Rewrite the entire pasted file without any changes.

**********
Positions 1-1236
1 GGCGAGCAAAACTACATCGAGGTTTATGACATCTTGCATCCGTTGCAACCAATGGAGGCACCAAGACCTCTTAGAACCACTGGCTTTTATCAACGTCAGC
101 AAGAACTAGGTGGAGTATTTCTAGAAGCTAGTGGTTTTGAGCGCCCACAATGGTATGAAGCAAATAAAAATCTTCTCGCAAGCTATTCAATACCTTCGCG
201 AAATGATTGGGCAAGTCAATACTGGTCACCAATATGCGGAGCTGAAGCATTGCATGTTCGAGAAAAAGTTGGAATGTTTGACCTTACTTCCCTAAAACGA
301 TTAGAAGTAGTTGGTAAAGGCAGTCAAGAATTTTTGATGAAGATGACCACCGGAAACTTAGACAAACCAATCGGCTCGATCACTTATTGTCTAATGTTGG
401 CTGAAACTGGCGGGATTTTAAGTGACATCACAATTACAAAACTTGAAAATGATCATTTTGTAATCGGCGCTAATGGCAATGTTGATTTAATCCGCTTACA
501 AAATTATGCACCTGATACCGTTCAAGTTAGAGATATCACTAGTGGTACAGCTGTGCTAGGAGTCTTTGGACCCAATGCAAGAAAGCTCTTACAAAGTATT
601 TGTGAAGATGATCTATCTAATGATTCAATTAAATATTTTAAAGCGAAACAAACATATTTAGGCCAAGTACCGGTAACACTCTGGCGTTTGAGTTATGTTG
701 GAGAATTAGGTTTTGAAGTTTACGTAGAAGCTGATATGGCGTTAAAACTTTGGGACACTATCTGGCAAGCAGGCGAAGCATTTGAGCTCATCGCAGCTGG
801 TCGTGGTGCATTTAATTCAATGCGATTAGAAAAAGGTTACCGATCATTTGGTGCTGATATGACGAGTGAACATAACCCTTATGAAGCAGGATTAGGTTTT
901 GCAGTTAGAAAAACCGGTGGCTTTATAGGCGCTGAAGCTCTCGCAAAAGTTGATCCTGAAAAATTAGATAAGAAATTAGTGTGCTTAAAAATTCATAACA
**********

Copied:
Positions 1-1236
1 GGCGAGCAAAACTACATCGAGGTTTATGACATCTTGCATCCGTTGCAACCAATGGAGGCACCAAGACCTCTTAGAACCACTGGCTTTTATCAACGTCAGC
101 AAGAACTAGGTGGAGTATTTCTAGAAGCTAGTGGTTTTGAGCGCCCACAATGGTATGAAGCAAATAAAAATCTTCTCGCAAGCTATTCAATACCTTCGCG
201 AAATGATTGGGCAAGTCAATACTGGTCACCAATATGCGGAGCTGAAGCATTGCATGTTCGAGAAAAAGTTGGAATGTTTGACCTTACTTCCCTAAAACGA
301 TTAGAAGTAGTTGGTAAAGGCAGTCAAGAATTTTTGATGAAGATGACCACCGGAAACTTAGACAAACCAATCGGCTCGATCACTTATTGTCTAATGTTGG
401 CTGAAACTGGCGGGATTTTAAGTGACATCACAATTACAAAACTTGAAAATGATCATTTTGTAATCGGCGCTAATGGCAATGTTGATTTAATCCGCTTACA
501 AAATTATGCACCTGATACCGTTCAAGTTAGAGATATCACTAGTGGTACAGCTGTGCTAGGAGTCTTTGGACCCAATGCAAGAAAGCTCTTACAAAGTATT
601 TGTGAAGATGATCTATCTAATGATTCAATTAAATATTTTAAAGCGAAACAAACATATTTAGGCCAAGTACCGGTAACACTCTGGCGTTTGAGTTATGTTG
701 GAGAATTAGGTTTTGAAGTTTACGTAGAAGCTGATATGGCGTTAAAACTTTGGGACACTATCTGGCAAGCAGGCGAAGCATTTGAGCTCATCGCAGCTGG
801 TCGTGGTGCATTTAATTCAATGCGATTAGAAAAAGGTTACCGATCATTTGGTGCTGATATGACGAGTGAACATAACCCTTATGAAGCAGGATTAGGTTTT
901 GCAGTTAGAAAAACCGGTGGCTTTATAGGCGCTGAAGCTCTCGCAAAAGTTGATCCTGAAAAATTAGATAAGAAATTAGTGTGCTTAAAAATTCATAACA